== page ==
And the second area is in scrap spread and generally scrap spreads widen when metal prices go up and subsequently narrow when metal prices go down. So, you have these two variables that to a large extent or to some extent offset one another. Metal prices go up, we're going to take a little bit more cost up the flue, but we're also going to be experiencing wider scrap spreads than we had otherwise. Unlike the aluminum industry, scrap spreads are not extremely volatile and extremely wide.

That said, we have seen scrap spreads widen as we move through 2017 and that's beneficial to Chase and to Olin Brass, more Chase than Olin Brass because they use more of the lower-grade scraps.

Tyler Kenyon -- KeyBanc Capital Markets -- Analyst

That's helpful. Thank you. I think that's it for me.

Operator

And as a reminder, ladies and gentlemen, that's *-1 for questions, *-1. Our next question comes from the line of Daniel Moore from CJ Securities. You may begin.

Daniel Moore -- CJS Securities -- Director of Research

Thanks again. It's a little backward-looking but the cash flow from operations toward the end of the year, you mentioned the strategic decision to build inventory, that's probably part of it there. Receivables picked up a little bit. How much of that was Alumet versus just a general uptick? And any comments around cash flow from operations normalizing next year.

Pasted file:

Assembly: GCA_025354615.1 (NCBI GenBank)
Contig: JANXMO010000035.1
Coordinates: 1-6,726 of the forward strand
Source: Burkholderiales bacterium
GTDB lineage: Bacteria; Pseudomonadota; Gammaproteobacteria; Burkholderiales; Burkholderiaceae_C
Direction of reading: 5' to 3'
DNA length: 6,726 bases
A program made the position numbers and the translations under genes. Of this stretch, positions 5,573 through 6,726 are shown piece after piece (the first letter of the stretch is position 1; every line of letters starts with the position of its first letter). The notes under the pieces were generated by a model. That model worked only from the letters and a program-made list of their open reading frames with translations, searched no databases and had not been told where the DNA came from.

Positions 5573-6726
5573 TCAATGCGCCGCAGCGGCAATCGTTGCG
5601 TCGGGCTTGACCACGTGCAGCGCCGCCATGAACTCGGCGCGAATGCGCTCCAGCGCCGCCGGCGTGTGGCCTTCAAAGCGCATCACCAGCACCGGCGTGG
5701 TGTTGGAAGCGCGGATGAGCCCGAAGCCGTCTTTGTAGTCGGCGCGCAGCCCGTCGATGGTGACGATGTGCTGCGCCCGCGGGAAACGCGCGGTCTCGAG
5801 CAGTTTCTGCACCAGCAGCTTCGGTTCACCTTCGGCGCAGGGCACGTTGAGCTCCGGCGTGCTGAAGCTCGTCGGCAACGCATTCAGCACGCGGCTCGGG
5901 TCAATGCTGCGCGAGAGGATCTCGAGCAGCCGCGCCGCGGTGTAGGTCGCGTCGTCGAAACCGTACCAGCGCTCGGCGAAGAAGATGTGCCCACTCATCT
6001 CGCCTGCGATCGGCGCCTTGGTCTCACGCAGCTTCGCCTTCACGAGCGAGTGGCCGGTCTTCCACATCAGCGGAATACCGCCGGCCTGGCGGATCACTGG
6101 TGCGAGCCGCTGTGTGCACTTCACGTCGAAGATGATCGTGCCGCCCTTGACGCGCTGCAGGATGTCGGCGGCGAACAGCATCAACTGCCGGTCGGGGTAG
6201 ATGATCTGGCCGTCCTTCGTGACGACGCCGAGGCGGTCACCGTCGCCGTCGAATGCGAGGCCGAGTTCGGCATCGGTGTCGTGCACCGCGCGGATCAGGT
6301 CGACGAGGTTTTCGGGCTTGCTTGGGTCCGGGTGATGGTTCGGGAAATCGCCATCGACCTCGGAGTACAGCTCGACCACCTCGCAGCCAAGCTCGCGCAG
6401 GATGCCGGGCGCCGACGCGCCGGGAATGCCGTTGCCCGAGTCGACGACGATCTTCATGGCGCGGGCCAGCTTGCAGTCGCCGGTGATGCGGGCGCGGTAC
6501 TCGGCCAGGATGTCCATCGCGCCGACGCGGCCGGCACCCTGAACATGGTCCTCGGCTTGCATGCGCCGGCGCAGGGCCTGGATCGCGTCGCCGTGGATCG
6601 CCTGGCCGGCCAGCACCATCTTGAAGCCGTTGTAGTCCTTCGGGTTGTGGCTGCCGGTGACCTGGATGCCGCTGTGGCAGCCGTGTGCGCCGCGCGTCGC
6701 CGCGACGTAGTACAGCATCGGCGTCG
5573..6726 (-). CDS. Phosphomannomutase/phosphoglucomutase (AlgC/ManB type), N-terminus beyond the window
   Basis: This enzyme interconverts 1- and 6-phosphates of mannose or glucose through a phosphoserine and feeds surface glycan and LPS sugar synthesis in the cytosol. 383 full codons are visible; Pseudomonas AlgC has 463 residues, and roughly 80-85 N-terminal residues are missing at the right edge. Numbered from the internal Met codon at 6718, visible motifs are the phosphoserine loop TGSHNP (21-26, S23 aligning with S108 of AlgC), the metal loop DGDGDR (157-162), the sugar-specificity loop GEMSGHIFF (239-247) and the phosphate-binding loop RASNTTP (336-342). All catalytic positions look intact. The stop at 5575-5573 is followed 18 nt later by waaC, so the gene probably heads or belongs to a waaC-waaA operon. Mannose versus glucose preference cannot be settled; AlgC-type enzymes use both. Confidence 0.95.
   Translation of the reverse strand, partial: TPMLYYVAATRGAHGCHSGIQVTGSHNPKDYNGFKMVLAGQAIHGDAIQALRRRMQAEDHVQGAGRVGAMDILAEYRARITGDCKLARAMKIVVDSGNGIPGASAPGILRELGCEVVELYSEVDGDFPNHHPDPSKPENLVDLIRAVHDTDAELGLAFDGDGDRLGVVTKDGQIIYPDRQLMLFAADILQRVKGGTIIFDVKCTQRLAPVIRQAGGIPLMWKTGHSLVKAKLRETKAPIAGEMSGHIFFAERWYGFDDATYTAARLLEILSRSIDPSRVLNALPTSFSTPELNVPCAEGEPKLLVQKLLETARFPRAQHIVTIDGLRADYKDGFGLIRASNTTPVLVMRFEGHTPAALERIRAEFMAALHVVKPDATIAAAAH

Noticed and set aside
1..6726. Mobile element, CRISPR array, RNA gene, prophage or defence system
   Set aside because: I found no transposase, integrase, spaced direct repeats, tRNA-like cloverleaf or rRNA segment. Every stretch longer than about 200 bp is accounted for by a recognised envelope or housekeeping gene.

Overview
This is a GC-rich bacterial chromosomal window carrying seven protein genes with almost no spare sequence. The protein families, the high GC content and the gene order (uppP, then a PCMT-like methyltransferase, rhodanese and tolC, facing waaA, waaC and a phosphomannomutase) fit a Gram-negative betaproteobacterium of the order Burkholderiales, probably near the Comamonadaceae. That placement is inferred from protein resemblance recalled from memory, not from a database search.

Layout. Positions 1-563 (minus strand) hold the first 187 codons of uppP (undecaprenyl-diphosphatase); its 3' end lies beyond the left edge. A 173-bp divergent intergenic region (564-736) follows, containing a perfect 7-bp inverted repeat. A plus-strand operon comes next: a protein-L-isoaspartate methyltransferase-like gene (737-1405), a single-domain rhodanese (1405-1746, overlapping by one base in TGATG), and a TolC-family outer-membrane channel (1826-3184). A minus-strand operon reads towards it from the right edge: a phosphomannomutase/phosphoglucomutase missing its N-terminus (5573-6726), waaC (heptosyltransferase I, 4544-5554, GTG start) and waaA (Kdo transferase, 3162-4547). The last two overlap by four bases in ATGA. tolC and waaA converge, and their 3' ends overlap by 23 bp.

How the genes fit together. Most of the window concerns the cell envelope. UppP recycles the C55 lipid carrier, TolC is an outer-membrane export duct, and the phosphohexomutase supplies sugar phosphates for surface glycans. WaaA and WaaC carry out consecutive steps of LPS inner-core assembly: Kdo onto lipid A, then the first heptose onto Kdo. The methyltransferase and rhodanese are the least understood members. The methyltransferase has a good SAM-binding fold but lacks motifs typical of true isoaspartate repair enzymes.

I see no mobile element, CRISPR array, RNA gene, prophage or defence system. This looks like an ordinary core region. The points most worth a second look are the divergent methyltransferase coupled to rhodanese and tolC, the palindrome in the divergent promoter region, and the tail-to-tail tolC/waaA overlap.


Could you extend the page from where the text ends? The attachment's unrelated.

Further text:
John J. Wasz -- President and Chief Executive Officer

Sure. Thanks for the question. You're correct that the inventory was a piece of that through some of those strategic decisions we made, but specific with accounts receivable, one of the things that we do for some of our customers who toll is we procure the toll metal for them and sell it to them, and we had a very large transaction at the end of the year, which inflated the accounts receivable because we sold them that sort of metal right at year-end there. So, we would expect that to turn and that's the major driver behind the increase in accounts receivable at year-end.